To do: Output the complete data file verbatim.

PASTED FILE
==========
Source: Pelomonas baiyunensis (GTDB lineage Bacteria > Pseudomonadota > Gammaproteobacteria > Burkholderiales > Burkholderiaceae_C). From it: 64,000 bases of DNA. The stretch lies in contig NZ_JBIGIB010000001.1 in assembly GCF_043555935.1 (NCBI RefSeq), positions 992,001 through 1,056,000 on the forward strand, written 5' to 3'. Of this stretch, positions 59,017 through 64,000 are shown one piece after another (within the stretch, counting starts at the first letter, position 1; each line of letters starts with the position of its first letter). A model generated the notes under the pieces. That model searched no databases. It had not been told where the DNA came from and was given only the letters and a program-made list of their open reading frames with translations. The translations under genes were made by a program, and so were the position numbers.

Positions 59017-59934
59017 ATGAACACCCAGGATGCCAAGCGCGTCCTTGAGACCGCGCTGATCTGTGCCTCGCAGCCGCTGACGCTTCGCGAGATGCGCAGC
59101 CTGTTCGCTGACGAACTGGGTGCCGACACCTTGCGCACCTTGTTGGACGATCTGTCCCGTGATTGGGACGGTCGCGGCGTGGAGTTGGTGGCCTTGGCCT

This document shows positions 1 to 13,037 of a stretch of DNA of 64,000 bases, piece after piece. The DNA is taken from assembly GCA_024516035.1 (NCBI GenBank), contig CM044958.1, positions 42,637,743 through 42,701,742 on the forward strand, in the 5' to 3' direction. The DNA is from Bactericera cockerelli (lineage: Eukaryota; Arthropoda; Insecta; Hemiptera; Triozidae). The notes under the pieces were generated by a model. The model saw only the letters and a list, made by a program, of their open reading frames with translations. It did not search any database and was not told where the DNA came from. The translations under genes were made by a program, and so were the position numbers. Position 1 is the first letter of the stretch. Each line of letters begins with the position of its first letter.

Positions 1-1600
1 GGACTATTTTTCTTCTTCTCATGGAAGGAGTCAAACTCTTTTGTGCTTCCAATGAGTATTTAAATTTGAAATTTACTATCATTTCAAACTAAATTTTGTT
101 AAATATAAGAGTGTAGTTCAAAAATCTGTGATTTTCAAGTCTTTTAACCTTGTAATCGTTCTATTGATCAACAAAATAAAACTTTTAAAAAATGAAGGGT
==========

Source: Pelomonas baiyunensis (GTDB lineage Bacteria > Pseudomonadota > Gammaproteobacteria > Burkholderiales > Burkholderiaceae_C). From it: 64,000 bases of DNA. The stretch lies in contig NZ_JBIGIB010000001.1 in assembly GCF_043555935.1 (NCBI RefSeq), positions 992,001 through 1,056,000 on the forward strand, written 5' to 3'. Of this stretch, positions 59,017 through 64,000 are shown one piece after another (within the stretch, counting starts at the first letter, position 1; each line of letters starts with the position of its first letter). A model generated the notes under the pieces. That model searched no databases. It had not been told where the DNA came from and was given only the letters and a program-made list of their open reading frames with translations. The translations under genes were made by a program, and so were the position numbers.

Positions 59017-59934
59017 ATGAACACCCAGGATGCCAAGCGCGTCCTTGAGACCGCGCTGATCTGTGCCTCGCAGCCGCTGACGCTTCGCGAGATGCGCAGC
59101 CTGTTCGCTGACGAACTGGGTGCCGACACCTTGCGCACCTTGTTGGACGATCTGTCCCGTGATTGGGACGGTCGCGGCGTGGAGTTGGTGGCCTTGGCCT

This document shows positions 1 to 13,037 of a stretch of DNA of 64,000 bases, piece after piece. The DNA is taken from assembly GCA_024516035.1 (NCBI GenBank), contig CM044958.1, positions 42,637,743 through 42,701,742 on the forward strand, in the 5' to 3' direction. The DNA is from Bactericera cockerelli (lineage: Eukaryota; Arthropoda; Insecta; Hemiptera; Triozidae). The notes under the pieces were generated by a model. The model saw only the letters and a list, made by a program, of their open reading frames with translations. It did not search any database and was not told where the DNA came from. The translations under genes were made by a program, and so were the position numbers. Position 1 is the first letter of the stretch. Each line of letters begins with the position of its first letter.

Positions 1-1600
1 GGACTATTTTTCTTCTTCTCATGGAAGGAGTCAAACTCTTTTGTGCTTCCAATGAGTATTTAAATTTGAAATTTACTATCATTTCAAACTAAATTTTGTT
101 AAATATAAGAGTGTAGTTCAAAAATCTGTGATTTTCAAGTCTTTTAACCTTGTAATCGTTCTATTGATCAACAAAATAAAACTTTTAAAAAATGAAGGGT